Brian BEGGS and Jennifer Beggs, Plaintiffs-Appellants, v. Robert V. ROSSI; Leslie Marcarelli and Rossi Law Ofcs., Ltd., Defendants-Appellees.
Plaintiffs Brian and Jennifer Beggs are former residents of the Town of Exeter, Rhode Island, who moved to Connecticut in 1989. Defendants, who run a consumer debt collection service, contacted plaintiffs on behalf of the Town of Exeter and sought to collect personal property taxes levied upon plaintiffs' automobiles by the Town. Plaintiffs brought this action alleging that certain debt collection practices undertaken by defendants violated the federal Fair Debt Collection Practices Act (“FDCPA”), 15 U.S.C. § 1692 et seq., and the Connecticut Unfair Trade Practices Act (“CUTPA”), Conn. Gen.Stat. § 42-110a. The United States District Court for the District of Connecticut (Robert N. Chatigny, Judge ), adopting the recommended ruling of Magistrate Judge Donna F. Martinez, held that the personal property tax obligations at issue in this case do not constitute “debts” within the meaning of the FDCPA, and that defendants' efforts to collect plaintiffs' tax obligations are therefore not covered under that Act. Having dismissed the FDCPA cause of action for failure to state a claim upon which relief could be granted, the district court declined to exercise supplemental jurisdiction over the remaining state law claim. We affirm, substantially for the reasons stated by the district court in its opinion reported at 994 F.Supp. 114 (D.Conn. 1997).
The FDCPA defines a “debt” as “any obligation or alleged obligation of a consumer to pay money arising out of a transaction in which the money, property, insurance, or services which are the subject of the transaction are primarily for personal, family, or household purposes, whether or not such obligation has been reduced to judgment.” 15 U.S.C. § 1692a(5). In determining that the personal property taxes at issue in this case are not “debts” within the meaning of the FDCPA, the district court relied principally upon the decision of the Court of Appeals for the Third Circuit in Staub v. Harris, 626 F.2d 275 (3d Cir.1980). In Staub, the Third Circuit held that “at a minimum, the statute contemplates that the debt has arisen as a result of the rendition of a service or purchase of property or other item of value. The relationship between taxpayer and taxing authority does not encompass that type of pro tanto exchange which the statutory definition envisages.” Id. at 278. We agree with the district court that Staub is persuasive authority and is dispositive in this case.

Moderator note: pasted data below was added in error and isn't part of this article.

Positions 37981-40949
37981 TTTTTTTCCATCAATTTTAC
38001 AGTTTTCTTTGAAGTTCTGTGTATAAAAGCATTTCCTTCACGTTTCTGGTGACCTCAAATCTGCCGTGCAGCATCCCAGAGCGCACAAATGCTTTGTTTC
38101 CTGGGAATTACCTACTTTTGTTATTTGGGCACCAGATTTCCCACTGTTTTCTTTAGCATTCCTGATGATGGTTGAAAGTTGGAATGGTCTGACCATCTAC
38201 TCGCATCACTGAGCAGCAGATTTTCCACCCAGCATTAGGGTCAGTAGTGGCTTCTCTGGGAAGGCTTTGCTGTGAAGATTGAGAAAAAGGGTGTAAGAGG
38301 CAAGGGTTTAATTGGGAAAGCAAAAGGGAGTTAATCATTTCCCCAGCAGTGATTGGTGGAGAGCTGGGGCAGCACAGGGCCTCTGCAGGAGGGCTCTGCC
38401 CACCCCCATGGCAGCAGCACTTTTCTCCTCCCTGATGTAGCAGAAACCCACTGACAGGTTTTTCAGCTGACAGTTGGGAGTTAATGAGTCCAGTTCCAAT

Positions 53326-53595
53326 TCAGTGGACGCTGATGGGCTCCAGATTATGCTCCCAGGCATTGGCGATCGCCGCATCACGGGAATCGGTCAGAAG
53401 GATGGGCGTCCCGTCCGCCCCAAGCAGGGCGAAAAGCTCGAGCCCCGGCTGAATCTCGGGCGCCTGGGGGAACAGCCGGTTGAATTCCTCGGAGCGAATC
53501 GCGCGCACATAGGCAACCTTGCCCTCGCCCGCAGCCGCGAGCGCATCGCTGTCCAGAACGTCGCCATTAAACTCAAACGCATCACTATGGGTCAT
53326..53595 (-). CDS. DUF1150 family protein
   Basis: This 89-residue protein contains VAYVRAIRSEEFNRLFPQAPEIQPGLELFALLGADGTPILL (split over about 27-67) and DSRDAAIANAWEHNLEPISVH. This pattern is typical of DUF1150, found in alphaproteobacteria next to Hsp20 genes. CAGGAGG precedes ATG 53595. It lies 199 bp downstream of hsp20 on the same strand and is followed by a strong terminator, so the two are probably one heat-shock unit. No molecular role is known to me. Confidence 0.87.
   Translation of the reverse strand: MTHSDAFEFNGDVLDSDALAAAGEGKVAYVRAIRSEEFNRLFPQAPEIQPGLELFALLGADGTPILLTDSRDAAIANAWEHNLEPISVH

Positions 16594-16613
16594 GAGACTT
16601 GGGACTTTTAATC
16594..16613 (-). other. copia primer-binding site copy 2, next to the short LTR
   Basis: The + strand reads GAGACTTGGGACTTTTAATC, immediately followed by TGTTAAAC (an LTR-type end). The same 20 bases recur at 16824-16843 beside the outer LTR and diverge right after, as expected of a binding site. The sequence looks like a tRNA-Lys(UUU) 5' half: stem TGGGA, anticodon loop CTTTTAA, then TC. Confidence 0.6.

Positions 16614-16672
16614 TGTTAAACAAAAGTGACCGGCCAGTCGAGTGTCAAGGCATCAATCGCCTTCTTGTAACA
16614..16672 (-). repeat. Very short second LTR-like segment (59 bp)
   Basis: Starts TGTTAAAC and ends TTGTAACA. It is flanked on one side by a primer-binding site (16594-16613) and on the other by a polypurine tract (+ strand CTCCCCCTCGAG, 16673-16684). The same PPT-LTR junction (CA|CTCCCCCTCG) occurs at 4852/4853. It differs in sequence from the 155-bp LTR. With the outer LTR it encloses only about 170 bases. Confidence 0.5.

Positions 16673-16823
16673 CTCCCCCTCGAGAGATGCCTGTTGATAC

Plaintiffs attempt to distinguish Staub on the ground that, unlike the “per capita tax” at issue in that case, in the instant case the “personal property tax [at issue here] is an excise tax, quintessentially a transaction-based tax, such as stamp taxes, stock transfer taxes, alcohol or tobacco taxes.” However, as the district court observed, the tax is not levied upon the purchase or registration of the vehicle per se, but rather upon the ownership of the vehicle by the citizen. See Beggs v. Rossi, 994 F.Supp. 114, 117-18 (D.Conn. 1997). There is simply no “transaction” here of the kind contemplated by the statute.
We note that the Federal Trade Commission (“FTC”), in its policy statement interpreting the FDCPA, has concluded that “[t]he term [debt] does not include: unpaid taxes.” Federal Trade Commission, Statements of General Policy or Interpretation, Staff Commentary on the Fair Debt Collection Practices Act, 53 Fed.Reg. 50097, 50102 (Dec. 13, 1988). Although such FTC policy statements are not entitled to conclusive weight in the courts, we accord them “due weight.” Newman v. Boehm, Pearlstein & Bright, Ltd., 119 F.3d 477, 481 n. 2 (7th Cir.1997). We see no reason to disagree with the FTC's interpretation of the FDCPA, which accords with the plain meaning of the statute.
For the foregoing reasons, the judgment of the district court is affirmed.